Barb Wire #1
If there's one thing I've learnt over the years, it's to never judge a comic by a movie adaptation made before 2000. Memories of the Barb Wire movie? The “Don't call me babe!” catchphrase and... well, to be honest, Pamela Anderson in a leather corset, that's about it. My first Barb Wire comic? A pleasant surprise.
Now, as I say, my memories are the movie are hazy and, uh, booby so I was surprised to find Barb's status quo to be running a dive bar in a bad part of town and doing bail bond enforcement on the side to pay the bills. She even dresses sensibly on the job in a stab vest and jeans. All in all, the issue did pretty well in introducing me to the city of Steel Harbour, its gang factions, Barb and her supporting cast of employees, gangsters, her brother and a sleazy TV producer who films her for a Dog The Bounty Hunter-esque reality show.
It was also nice to see the work of Patrick Olliffe, definitive artist of the much-missed Spider-Girl, again. Once you get past the cheesecake cover, Olliffe's interiors are as sharp, angular and anatomically sensible as ever. Barb clearly has a sexual side, present in suggestive dialogue and her choice of wardrobe round the club, but the book isn't wall-to-wall “look at the sexy woman with a gun”. Sexuality is situational, as it should be.
I really only got this to see what the series was actually about. A surprising addition to the pull list.
Turns out this series is continuing after Secret Wars and I'm really looking forward to it. Jen Walters as a team leader interests me and I love her power struggles here with Medusa. The series is just damn gorgeous, too, with Jorge Molina drawing the hell out of both the characters and the architecture of Arcadia, which seems to be the closest thing to a classical paradise Battleworld has.
Though I doubt she'll continue into the ongoing its also nice to see a maternal take on Loki's female incarnation and on Nico Minoru as a daughter with an affectionate parental relationship. Not a surprise that Loki might have soft spot for orphans, really. Also, the way Nico reacts to Loki finding her in her room combing another girl's hair I wonder if we'll have to wait long before Bennet and Wilson pull the trigger on Nico's long-delayed bisexuality (oh, like that wasn't where things were going with her and Carolina in the last series of Runaways).
Sonic Boom #9
Sonic comics are my guilty pleasure: pure comfort food in comic form. Sonic Boom, however, is not usually my cup of tea, the humour skews way too young for me and I'm really just here for the crossover. Not much to say: its mainly a long battle scene, Sticks is as annoying as I remember from the few previous issues I read before giving up on the series and the best bits are Robotnik and Doctor Wily rekindling their bromance from Worlds Collide.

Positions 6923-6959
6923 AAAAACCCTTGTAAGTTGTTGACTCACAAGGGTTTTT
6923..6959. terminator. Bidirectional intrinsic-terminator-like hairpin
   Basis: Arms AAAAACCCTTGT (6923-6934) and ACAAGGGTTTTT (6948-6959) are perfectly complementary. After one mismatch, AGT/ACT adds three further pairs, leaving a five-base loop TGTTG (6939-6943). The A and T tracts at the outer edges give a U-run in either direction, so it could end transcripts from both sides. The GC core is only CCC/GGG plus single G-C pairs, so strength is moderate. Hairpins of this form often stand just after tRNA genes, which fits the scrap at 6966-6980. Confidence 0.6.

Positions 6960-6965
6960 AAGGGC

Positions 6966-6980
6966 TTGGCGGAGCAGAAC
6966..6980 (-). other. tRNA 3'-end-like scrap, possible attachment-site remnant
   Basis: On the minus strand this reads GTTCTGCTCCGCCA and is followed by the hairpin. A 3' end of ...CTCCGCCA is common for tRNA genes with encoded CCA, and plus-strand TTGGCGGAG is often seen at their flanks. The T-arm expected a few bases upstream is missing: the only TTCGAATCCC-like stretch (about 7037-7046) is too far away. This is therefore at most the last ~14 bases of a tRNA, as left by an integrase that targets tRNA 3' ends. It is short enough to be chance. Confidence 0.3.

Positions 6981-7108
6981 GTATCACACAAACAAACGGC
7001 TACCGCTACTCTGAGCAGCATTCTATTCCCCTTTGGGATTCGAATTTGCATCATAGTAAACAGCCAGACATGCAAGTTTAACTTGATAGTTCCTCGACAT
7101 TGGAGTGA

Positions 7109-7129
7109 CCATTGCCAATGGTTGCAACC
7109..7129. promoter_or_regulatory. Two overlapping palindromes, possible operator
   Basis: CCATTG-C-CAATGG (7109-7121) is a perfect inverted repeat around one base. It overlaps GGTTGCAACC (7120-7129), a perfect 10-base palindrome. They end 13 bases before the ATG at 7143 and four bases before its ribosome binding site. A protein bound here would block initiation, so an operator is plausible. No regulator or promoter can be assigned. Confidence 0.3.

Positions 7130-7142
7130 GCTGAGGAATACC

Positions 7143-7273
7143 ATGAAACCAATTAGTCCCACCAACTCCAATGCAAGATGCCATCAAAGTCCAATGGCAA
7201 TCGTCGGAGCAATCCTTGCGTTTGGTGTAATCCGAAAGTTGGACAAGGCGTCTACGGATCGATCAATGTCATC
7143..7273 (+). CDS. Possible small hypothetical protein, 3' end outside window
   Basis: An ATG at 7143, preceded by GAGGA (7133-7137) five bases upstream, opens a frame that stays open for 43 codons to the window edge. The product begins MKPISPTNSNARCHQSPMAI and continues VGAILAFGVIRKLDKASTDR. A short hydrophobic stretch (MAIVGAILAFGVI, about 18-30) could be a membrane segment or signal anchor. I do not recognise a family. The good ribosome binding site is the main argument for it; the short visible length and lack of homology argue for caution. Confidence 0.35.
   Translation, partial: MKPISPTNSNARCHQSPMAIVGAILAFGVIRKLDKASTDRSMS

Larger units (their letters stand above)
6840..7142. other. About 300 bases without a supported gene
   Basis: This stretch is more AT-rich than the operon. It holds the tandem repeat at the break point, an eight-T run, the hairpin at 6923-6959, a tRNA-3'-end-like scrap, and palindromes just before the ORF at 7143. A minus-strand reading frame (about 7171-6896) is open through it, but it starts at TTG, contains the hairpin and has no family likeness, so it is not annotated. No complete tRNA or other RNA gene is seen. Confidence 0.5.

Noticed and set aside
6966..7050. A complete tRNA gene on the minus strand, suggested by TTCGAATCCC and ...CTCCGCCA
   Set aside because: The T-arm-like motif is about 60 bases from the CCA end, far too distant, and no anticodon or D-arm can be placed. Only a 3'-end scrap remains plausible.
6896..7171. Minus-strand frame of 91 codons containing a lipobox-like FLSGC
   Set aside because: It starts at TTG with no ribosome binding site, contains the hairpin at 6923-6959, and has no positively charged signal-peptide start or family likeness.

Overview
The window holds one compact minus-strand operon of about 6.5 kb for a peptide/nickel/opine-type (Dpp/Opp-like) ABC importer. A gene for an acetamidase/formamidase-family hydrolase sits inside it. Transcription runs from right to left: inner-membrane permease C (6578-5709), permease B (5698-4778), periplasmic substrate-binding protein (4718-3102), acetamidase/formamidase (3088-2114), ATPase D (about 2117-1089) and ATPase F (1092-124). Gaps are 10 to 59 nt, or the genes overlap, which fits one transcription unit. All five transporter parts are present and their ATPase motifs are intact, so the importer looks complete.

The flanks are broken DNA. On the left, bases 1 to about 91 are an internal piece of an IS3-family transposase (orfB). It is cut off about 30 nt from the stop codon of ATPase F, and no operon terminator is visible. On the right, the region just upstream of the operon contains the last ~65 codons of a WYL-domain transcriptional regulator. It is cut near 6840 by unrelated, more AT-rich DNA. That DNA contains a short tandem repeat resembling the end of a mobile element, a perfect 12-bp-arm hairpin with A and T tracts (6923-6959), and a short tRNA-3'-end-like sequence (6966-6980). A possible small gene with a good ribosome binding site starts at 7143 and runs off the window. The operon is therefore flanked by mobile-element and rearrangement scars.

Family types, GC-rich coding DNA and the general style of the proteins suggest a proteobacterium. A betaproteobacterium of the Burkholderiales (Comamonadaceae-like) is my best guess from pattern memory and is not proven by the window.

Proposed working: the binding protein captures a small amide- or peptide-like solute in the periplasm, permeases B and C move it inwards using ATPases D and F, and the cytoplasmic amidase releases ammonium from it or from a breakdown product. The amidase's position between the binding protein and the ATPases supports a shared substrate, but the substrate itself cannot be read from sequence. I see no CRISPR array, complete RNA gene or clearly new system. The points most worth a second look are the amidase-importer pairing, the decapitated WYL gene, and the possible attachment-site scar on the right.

Not a keeper. Definitely just here for the crossover.
Secret Wars #4
I have to admit that if nothing else the whole set-up of Battleworld fascinates me. Not just in the different “realm” series like A-Force but in the central narrative of the all-powerful god Doctor Doom. This issue is where it all collides: Doom himself, the heroes from the Life Raft and the villains of the Cabal. It interests me that in all the realms of Battleworld there apparently isn't a single Reed Richards, which knowing Hickman's hugely elaborate structuring of this event probably relates to Doom's psychology in the creation of Battleworld.
I am genuinely looking forward to where this is all going.
At long last: the story of how Rocket and Groot met and became friends (spoilers: it involves prison), which is sweet enough but the promise of next issue's guest stars (the other sweetest pairing in Marvel's cosmic comics these days) is one I'm heartily looking forward to.
Green Lantern #42
Now this is how you do a second issue. The first draws you in with the shocks (Hal is a bounty hunter.!Hal has long hair.!Hal has a sarcastic spaceship!) and now this one presents us with more details and some larger questions. For a start we discover that there are some problems that come with Hal's new power gauntlet and that his current bounty hunting gig isn't going to go as smoothly as he might hope. We get a nice little mystery that ties into one of the more central theme of Venditti's run pre-Convergence and we see that some of the characters introduced last issue are going to be series regulars for the foreseeable future.
Personally, I really like this new direction and I'm surprised how strange it is to see Hal with long hair. It's a wonderful signifier that he really has let go of military discipline, that he's actually living his life outside of his old structures rather than just going through the motions to convince the galaxy he's a renegade.